Updated: Feb 16
Despite a starting temperature of right about 0F, almost a dozen people showed up (even without SnowBirder Points!?) and were greatly rewarded. With no wind and bright sun, it was actually relatively pleasant out as we spent time working the shoreline from Freeport through Falmouth (and getting in and out of the cold!).
The continued complete lack of bay ice (other than some thin skim ice in sheltered places from the frigid overnight) meant fewer concentrations of ducks, but we had waterfowl everywhere we stopped. The first highlight was the MERGANSER HAT TRICK from the Lower Falls Landing in Yarmouth - which has been a little less consistent this winter - with 2 HOODED MERGANSERS, 4 COMMON MERGANSERS, and a pair of RED-BREASTED MERGANSERS. Great views of COMMON GOLDENEYES as well.
The open coves and mudflats hosted plenty of MALLARDS (315 in all) and AMERICAN BLACK DUCKS (65+), and so it was surprising that we didn't have any rare dabblers among them. At least 10 MALLARD X AMERICAN BLACK DUCK HYBRIDS were noticed as well, with likely many more among the multitudes. Two distant BALD EAGLES from the boat launch at Winslow Park were trumped by a great look at an adult that flew by and perched overlooking the river at Lower Falls Landing, also looking at the goldeneyes and mergansers.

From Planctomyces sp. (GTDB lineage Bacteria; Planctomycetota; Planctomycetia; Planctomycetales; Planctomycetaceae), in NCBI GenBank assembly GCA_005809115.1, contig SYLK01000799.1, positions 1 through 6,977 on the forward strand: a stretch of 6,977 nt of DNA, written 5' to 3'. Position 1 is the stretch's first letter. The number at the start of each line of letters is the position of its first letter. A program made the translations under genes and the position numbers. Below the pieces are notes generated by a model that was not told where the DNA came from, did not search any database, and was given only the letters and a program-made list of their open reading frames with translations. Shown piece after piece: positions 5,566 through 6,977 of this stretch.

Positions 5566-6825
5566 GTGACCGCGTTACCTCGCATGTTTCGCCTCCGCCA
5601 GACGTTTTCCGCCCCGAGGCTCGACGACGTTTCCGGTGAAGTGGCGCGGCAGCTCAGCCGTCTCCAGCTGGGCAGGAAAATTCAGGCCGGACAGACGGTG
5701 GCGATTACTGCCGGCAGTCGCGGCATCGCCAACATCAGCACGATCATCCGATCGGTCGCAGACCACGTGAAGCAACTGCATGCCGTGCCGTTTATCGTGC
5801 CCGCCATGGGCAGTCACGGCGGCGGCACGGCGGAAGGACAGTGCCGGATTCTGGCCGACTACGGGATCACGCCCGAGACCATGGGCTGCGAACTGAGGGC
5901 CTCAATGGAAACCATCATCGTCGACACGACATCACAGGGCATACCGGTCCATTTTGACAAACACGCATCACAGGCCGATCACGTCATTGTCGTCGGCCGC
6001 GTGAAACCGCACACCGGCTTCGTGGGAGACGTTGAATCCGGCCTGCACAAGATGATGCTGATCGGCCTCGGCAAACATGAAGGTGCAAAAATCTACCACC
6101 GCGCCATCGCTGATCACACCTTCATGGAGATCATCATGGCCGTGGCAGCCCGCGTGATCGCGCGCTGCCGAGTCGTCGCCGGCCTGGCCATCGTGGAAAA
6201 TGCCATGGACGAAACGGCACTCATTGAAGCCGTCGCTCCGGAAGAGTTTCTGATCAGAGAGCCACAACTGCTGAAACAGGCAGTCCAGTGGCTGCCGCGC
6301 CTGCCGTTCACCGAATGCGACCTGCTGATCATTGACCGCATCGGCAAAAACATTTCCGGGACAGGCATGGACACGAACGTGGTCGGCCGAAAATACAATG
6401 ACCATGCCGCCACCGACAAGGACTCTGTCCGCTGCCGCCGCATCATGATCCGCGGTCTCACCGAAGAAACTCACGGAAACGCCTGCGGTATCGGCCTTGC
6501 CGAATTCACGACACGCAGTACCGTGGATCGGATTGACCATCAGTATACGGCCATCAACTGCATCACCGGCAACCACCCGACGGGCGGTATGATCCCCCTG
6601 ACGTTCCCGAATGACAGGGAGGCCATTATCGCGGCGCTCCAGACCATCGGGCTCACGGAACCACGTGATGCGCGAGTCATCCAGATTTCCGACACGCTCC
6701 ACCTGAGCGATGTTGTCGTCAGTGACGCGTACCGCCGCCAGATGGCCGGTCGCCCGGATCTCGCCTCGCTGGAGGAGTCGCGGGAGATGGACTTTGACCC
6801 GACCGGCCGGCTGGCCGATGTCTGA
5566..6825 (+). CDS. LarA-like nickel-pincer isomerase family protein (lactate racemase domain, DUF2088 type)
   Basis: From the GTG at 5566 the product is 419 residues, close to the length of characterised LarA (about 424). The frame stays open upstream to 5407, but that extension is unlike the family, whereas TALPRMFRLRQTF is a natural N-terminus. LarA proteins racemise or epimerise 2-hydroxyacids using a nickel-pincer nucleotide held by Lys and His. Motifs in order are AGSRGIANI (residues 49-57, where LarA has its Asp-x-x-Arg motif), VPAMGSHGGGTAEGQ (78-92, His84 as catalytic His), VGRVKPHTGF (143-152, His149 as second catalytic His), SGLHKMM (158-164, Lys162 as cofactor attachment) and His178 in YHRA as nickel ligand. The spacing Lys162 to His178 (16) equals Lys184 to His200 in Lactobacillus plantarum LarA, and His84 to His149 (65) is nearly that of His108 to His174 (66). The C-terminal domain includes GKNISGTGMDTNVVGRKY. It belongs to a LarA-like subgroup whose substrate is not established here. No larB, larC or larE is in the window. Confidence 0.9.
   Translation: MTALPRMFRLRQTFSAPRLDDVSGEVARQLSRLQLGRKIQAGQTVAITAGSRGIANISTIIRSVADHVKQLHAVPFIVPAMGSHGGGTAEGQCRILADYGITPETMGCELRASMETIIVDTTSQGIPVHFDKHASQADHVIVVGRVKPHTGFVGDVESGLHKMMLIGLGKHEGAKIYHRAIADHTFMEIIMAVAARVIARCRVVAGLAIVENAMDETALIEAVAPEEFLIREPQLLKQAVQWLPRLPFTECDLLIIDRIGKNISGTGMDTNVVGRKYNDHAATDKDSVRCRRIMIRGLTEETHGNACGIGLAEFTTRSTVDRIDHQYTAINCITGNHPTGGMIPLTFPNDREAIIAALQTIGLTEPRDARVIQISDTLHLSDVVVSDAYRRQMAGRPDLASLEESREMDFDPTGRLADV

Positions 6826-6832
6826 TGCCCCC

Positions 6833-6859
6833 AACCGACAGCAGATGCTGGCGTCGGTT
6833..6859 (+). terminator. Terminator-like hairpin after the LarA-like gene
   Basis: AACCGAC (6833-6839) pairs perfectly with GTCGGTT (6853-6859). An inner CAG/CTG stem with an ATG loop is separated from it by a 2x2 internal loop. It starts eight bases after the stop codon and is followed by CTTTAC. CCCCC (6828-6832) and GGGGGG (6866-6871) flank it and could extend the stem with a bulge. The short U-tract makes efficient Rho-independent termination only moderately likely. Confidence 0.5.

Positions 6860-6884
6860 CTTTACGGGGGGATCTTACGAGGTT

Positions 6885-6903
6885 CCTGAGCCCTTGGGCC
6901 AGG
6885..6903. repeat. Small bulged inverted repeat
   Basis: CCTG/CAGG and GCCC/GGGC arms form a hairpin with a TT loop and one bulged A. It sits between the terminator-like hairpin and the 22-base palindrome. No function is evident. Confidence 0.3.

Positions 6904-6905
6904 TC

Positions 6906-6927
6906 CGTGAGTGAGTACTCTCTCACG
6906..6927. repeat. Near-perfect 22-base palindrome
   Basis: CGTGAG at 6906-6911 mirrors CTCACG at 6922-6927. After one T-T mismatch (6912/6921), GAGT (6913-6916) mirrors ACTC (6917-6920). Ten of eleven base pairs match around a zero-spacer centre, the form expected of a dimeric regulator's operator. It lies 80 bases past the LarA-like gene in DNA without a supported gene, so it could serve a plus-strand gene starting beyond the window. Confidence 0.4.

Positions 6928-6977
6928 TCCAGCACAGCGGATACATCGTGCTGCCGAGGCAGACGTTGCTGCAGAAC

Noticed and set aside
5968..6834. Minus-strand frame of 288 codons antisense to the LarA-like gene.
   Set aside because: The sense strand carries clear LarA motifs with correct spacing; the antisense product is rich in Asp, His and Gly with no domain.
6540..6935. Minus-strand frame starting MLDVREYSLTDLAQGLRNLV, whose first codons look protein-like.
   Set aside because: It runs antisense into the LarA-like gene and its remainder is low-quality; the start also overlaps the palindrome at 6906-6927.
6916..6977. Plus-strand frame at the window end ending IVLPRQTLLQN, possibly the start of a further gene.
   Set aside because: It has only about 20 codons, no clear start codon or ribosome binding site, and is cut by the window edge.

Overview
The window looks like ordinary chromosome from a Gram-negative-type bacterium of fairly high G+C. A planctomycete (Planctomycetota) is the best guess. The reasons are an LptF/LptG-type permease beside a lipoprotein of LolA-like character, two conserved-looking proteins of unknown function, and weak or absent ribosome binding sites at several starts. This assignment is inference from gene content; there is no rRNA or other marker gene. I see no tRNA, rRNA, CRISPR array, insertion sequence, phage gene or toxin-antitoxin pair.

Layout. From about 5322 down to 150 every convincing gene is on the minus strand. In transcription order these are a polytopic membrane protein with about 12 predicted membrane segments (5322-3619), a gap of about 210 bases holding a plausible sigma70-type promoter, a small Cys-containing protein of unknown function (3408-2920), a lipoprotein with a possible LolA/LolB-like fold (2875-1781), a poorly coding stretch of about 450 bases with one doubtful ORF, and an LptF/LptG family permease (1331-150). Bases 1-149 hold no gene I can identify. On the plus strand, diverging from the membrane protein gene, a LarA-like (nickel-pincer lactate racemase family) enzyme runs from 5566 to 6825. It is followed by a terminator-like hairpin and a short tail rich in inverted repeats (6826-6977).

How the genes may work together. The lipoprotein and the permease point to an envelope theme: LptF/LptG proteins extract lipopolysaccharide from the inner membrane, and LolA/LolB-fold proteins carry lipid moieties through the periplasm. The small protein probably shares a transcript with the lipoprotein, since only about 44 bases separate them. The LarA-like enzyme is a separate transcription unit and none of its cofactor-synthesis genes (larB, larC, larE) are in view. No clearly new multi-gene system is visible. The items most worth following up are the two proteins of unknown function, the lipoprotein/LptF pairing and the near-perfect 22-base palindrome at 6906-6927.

Overall, duck numbers were solid, albeit spread out. Tallies+estimates of other species not previously mentioned yielded rough counts of 165 COMMON EIDER, 140 BUFFLEHEADS, 81 CANADA GEESE, 37 Red-breasted Mergansers, 28 Common Goldeneyes (very low), 10 LONG-TAILED DUCKS, and 6 SURF SCOTERS.
72 HERRING GULLS, 22+ RING-BILLED GULLS, and 3 GREAT BLACK-BACKED GULLS were noted, but it was one lone gull that stole the headline today. At the Falmouth Town Landing, we relocated an ultra-rare BLACK-HEADED X RING-BILLED GULL HYBRID that was first seen here a couple of weeks ago, but not reported to our knowledge since. It was close to the landing, and allowed very close approach for fantastic photo ops - although the lighting was a challenge. While this bird may not "count," it was still a lot of fun to see and ponder.
I was particularly fond of that unique and gorgeous wing pattern!
And, here are a few shots from Michael Boardman who was on the birdwalk.